A focus group conducted in Pittsburgh on Tuesday night also displayed the growing discontent with the president in blue-collar America, revealing "bipartisan disappointment in the tenor of Trump's leadership during the first seven months of his presidency," NBC News reports.
When asked to describe Trump in just one word, the participants responded: "outrageous," "dishonest," "disappointing," "narcissistic," "off the scale," "crazy," "unbelievable," and "contemptible." Each participant who voted for Trump expressed concerns with how he's handled the presidency.
But "calling the president names—even if they're accurate—gets you nowhere," Trumka said. "Giving people information about the issues that are of concern to them is a way to bring those people" away from supporting him.
The labor leader told reporters he and many of his union's members are no longer optimistic that they will be able to work with the Trump administration, and that he will instead focus on communicating with disillusioned union members—many of whom voted for the president, he said, because of Trump's campaign trail appeals to working-class people.
"I think a significant amount of the optimism has faded away, because we haven't seen an infrastructure bill, we haven't seen the renewal of manufacturing, we haven't seen the things that we were hopeful about that we could work with him on."
"There's no question that the optimism of a lot of people―our members, of all the sectors, not just the building trades, a lot of the optimism is fading," Trumka said. "I think a significant amount of the optimism has faded away, because we haven't seen an infrastructure bill, we haven't seen the renewal of manufacturing, we haven't seen the things that we were hopeful about that we could work with him on."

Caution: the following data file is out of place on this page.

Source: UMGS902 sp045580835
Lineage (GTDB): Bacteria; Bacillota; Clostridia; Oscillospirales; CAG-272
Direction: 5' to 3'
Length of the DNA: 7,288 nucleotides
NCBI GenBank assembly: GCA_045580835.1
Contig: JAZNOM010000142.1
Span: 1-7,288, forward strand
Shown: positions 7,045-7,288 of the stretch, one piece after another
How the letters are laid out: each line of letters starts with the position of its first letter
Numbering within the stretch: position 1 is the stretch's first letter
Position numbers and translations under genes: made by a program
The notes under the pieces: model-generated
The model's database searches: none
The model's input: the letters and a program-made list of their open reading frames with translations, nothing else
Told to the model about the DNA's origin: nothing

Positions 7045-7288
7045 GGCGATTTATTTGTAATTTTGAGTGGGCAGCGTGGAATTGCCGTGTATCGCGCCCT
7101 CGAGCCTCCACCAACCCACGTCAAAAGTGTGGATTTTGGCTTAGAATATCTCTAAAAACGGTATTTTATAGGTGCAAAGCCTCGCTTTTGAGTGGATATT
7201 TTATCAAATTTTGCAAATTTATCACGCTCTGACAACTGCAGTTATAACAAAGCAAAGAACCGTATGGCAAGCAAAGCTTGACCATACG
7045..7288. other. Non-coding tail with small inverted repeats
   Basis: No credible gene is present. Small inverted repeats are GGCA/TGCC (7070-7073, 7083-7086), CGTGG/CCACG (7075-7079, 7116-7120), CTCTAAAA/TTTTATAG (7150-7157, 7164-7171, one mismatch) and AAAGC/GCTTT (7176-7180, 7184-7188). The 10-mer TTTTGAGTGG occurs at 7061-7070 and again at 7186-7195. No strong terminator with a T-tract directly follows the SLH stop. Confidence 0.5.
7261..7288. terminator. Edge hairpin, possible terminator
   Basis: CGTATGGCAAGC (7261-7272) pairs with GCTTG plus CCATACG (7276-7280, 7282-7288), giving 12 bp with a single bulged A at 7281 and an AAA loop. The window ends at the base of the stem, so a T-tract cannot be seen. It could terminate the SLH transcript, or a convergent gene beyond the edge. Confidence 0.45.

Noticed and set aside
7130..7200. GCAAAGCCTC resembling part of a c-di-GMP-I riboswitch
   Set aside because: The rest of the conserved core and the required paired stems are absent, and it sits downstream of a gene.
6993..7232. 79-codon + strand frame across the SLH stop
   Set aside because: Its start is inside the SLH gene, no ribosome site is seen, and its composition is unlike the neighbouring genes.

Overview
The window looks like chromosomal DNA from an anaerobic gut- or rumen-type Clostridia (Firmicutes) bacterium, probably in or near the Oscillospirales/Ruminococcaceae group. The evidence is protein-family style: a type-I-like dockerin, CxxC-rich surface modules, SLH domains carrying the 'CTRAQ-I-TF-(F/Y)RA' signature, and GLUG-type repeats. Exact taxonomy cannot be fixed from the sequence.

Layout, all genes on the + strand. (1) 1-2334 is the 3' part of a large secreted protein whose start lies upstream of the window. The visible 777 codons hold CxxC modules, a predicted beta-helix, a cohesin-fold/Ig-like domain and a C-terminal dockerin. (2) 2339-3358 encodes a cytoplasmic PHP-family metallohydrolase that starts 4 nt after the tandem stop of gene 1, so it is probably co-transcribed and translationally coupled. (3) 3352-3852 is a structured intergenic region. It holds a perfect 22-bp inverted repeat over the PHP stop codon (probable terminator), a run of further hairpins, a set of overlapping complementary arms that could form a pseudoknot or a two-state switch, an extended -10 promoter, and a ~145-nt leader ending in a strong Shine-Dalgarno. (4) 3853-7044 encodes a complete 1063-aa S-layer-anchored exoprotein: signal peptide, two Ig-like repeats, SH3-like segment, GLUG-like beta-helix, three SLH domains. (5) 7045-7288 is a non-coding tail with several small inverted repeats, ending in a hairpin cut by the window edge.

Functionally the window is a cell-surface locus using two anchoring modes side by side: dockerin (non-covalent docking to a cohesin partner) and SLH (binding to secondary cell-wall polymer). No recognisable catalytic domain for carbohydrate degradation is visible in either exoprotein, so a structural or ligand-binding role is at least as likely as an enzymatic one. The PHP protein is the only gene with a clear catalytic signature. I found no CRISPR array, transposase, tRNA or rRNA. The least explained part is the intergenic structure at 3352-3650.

"They voted for Trump because he was going to do this, and do that, and do this and do that," but now, when presented with the president's actual agenda, workers are "drawing the conclusion that their investment wasn't a good investment," he said.
Pointing to the healthcare debate as an another example, Trumka noted that the president promised "he was going to bring healthcare for everyone, and we agreed with him, [but] every proposal that the Republicans came forward with, he supported."
In July, Senate Republicans failed at several attempts to repeal the Affordable Care Act (ACA), the law which governs the national healthcare system. Since then, the president has suggested that he will sabotage the ACA, raising concerns among insurance providers, lawmakers, and those who depend on the ACA's state exchanges for health insurance coverage.
When communicating with AFL-CIO members about Trump's policies, "what we have done since day one is tell the truth: Here's what he promised, here's what he did," Trumka said, adding that among members: "You're beginning to see a lot of people come back across the bridge."